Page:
Standardized testing has been around for a surprisingly long time, but has become much more regulated in the 21st century. With so much based upon these tests, debate has sparked about the effectiveness of them. Are they really a good measure of intelligence? Or do they just measure how well a student takes a certain form of test?
Standardized tests are not effectiveShow moreShow less
Standardized testing, an attempt to measure student success, only ends up measuring their testing ability, while corrupting the purpose of learning.
A large part of teacher evaluations are based on student performance, including performances on standardized tests. As a result of this pressure, teachers end up teaching to the test and not teaching anything else.
School should be a place where children go to learn all relevant knowledge for life, where they can have time to socialize, where they can have fun. Yes, school is supposed to be challenging, but it's not supposed to be miserable. More and more young students (ages 5-11) are experiencing a curriculum that contains only information that will be on standardized tests. 8 year olds don't have time in the curriculum to take a day off and throw a winter holiday party. Not having time for fun activities shouldn't be a thing children have to experience.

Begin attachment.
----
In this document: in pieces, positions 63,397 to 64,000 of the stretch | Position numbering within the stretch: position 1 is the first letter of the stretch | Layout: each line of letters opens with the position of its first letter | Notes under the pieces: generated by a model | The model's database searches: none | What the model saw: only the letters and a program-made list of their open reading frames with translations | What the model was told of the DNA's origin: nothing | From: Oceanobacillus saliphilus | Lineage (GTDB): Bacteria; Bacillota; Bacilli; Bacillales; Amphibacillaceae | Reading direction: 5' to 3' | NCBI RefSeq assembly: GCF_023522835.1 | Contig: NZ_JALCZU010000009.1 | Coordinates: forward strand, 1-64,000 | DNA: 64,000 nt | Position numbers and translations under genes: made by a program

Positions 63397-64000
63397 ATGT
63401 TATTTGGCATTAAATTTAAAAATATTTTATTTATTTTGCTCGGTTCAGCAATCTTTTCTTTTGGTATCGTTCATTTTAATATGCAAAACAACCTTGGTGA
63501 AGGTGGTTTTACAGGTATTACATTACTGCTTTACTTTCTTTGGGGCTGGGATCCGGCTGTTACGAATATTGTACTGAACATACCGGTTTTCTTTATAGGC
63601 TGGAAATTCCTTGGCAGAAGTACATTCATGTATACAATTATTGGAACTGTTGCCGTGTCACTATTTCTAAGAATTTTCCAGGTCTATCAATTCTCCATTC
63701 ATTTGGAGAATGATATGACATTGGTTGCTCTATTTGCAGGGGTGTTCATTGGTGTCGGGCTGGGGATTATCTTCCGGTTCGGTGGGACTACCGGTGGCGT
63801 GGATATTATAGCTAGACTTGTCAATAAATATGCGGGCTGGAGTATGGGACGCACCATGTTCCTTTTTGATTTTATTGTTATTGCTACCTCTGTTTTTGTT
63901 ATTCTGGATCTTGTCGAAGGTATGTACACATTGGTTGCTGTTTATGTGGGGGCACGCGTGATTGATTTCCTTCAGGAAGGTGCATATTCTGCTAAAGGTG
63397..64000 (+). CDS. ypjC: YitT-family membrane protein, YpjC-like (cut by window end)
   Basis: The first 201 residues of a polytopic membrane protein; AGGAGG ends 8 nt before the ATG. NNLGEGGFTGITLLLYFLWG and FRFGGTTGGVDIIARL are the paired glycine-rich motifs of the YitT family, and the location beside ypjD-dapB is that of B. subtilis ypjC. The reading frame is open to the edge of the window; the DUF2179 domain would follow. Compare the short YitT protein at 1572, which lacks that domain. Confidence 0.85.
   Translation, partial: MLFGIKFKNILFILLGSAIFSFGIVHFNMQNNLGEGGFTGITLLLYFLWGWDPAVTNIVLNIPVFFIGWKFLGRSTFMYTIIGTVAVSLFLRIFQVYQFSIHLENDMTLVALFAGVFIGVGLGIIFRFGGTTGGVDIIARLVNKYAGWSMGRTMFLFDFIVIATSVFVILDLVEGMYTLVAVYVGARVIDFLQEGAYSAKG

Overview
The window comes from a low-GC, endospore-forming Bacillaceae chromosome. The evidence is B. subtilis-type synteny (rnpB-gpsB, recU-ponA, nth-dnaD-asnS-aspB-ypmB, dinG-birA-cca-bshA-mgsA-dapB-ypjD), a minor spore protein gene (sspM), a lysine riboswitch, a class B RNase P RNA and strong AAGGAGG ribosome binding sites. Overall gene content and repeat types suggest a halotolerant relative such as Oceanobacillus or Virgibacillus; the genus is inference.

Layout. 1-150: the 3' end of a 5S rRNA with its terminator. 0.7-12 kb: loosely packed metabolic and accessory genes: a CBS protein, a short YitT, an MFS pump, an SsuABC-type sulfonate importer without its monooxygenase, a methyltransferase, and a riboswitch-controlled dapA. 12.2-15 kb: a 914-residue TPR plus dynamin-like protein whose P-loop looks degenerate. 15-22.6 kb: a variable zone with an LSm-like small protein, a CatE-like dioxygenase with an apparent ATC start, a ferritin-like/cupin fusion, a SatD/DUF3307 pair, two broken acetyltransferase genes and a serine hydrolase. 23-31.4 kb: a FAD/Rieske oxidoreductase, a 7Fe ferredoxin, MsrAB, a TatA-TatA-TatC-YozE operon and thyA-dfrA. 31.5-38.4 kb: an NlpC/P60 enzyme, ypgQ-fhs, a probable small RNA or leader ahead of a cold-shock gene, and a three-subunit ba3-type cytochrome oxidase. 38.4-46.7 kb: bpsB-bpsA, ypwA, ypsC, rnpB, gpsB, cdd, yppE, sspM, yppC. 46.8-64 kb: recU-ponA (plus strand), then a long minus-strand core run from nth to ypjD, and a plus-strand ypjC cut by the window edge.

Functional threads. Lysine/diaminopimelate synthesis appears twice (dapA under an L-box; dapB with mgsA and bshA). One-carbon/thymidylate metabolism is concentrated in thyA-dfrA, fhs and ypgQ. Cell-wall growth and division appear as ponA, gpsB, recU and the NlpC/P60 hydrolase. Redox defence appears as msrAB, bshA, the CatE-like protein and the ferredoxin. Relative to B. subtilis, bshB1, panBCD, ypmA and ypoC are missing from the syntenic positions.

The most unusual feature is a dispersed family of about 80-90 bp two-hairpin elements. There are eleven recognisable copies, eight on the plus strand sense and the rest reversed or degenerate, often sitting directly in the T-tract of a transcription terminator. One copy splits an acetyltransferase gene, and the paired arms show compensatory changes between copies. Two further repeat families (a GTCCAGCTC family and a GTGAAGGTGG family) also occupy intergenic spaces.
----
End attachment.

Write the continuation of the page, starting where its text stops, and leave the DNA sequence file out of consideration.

Teachers across the board are focusing more on the typical standardized tests subjects such as math, reading, and writing, and are subsequently leaving the subjects of social studies, science, and the arts in the dust. In order for students to learn what kind of career they might want, they must be allowed to explore all options, not be handed only a few choices and forced to decide from there.
[P1] Standardized tests are required in most developed countries.
[P2] There are only a few subjects (math, reading, writing) that typically appear on standardized tests.
[P3] Teachers tend to focus heavily on those few subjects, and therefore, teach to the test.